The taxman has reported itself to the police watchdog four times over the deaths of individuals who had been notified of a loan charge bill.
The controversial policy has left many with crippling tax bills and has led to widespread criticism from MPs, professional bodies and protestors.
As first reported by FTAdviser’s sister paper the Financial Times, Jesse Norman, the financial secretary to the Treasury, told the House of Commons yesterday (October 2) HMRC had reported itself to the Independent Office for Police Conduct three times over the perceived suicides of people who had received a loan charge bill.
The government body later announced it was aware of four customers who used the schemes and had taken their own lives. The taxman first reported itself to the watchdog over one death in April.
HMRC’s activities are regulated by the IOPC, which regulates the activities of both the police and the taxman.
The loan charge relates to people who worked and received their remuneration through loans, which are not taxable, rather than a salary, which is.
The loans were never intended to be repaid resulting in the tax office treating them as tax avoidance, although the loans were legal at the time.
In the 2016 Budget the government confirmed it intended to ban the practice and have the tax repaid, and those affected by the policy were given an April 2019 deadline to settle or declare their tax bills and failing that would be levied the additional loan charge.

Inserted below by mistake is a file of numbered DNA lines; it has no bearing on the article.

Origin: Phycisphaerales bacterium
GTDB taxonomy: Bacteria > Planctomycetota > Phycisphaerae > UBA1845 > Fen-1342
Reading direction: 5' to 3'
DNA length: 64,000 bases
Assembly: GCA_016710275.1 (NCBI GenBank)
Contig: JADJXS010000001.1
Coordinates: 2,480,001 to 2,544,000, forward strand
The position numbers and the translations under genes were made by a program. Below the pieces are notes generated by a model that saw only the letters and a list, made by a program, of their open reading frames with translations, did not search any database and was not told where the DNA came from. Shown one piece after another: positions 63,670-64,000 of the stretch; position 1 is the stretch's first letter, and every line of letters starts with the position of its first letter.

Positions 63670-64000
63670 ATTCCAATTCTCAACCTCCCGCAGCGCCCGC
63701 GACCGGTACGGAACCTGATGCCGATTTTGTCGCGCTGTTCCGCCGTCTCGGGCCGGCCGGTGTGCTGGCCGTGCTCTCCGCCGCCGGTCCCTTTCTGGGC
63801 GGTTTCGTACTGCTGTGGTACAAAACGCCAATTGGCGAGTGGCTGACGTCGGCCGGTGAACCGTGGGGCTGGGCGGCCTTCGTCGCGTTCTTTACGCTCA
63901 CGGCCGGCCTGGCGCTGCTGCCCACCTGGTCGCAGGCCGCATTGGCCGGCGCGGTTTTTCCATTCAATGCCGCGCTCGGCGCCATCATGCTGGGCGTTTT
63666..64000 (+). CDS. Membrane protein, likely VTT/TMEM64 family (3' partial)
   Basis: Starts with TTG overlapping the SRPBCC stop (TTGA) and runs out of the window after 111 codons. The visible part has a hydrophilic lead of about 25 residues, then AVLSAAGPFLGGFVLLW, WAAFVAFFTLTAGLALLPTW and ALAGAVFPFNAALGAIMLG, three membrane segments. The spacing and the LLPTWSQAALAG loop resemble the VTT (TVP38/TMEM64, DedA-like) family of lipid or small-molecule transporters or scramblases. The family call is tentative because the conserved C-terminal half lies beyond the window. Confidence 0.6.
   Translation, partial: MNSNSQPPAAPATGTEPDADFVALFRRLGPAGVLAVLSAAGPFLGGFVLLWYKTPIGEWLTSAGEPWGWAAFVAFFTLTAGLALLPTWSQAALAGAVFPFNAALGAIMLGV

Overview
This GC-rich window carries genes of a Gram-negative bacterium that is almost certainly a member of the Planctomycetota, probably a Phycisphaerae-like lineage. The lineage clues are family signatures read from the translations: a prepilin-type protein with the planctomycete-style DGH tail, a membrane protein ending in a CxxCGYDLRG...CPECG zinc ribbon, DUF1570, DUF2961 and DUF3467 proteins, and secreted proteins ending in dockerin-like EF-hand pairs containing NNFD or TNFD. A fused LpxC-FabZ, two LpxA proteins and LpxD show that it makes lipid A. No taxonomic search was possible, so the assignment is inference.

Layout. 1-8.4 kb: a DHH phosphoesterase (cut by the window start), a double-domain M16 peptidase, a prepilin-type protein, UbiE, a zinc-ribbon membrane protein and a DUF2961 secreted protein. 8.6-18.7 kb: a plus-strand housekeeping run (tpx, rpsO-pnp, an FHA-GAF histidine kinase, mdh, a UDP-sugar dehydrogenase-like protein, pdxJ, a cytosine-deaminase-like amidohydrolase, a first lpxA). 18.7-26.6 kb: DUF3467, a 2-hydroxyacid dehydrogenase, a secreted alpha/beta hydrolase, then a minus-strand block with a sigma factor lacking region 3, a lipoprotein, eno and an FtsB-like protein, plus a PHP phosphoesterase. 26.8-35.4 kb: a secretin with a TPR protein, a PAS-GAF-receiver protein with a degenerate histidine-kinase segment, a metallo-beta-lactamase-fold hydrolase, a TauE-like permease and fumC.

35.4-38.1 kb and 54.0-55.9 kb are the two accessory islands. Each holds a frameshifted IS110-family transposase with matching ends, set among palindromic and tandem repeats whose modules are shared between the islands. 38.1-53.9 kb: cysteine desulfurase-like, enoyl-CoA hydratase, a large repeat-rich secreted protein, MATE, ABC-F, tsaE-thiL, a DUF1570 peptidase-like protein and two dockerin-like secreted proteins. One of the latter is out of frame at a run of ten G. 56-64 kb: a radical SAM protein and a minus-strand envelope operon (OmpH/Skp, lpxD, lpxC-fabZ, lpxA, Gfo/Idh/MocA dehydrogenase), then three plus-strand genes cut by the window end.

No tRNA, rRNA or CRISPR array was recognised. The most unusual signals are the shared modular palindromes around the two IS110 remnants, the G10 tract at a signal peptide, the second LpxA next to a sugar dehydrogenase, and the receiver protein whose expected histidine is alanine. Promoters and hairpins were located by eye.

The process was above board for the years it was used until HMRC clamped down following the bankruptcy of Rangers FC, which had been operating a similar scheme.
This led to widespread action and the process was outlawed, but HMRC chiefs also applied the law to previous cases and are pursuing people who used a loan payment scheme as far back as 1999.
An HMRC spokesperson said: “HMRC is aware that four customers, who we have been told used disguised remuneration schemes, have very sadly, taken their own lives. We have referred these cases to the IOPC. A fourth referral was made to the IOPC on Tuesday afternoon.
“The IOPC have advised in the first three cases - in one case, the IOPC felt it was appropriate for HMRC to conduct its own investigation. In the other two, they returned the matter to HMRC to proceed as we consider appropriate.”
Earlier this month prime minister Boris Johnson backed a ‘thorough’ review of the loan charge following mounting pressure from MPs and campaigners, a promise which earlier this month came to fruition when chancellor Sajid Javid commissioned a review to examine if the legislation was fair.
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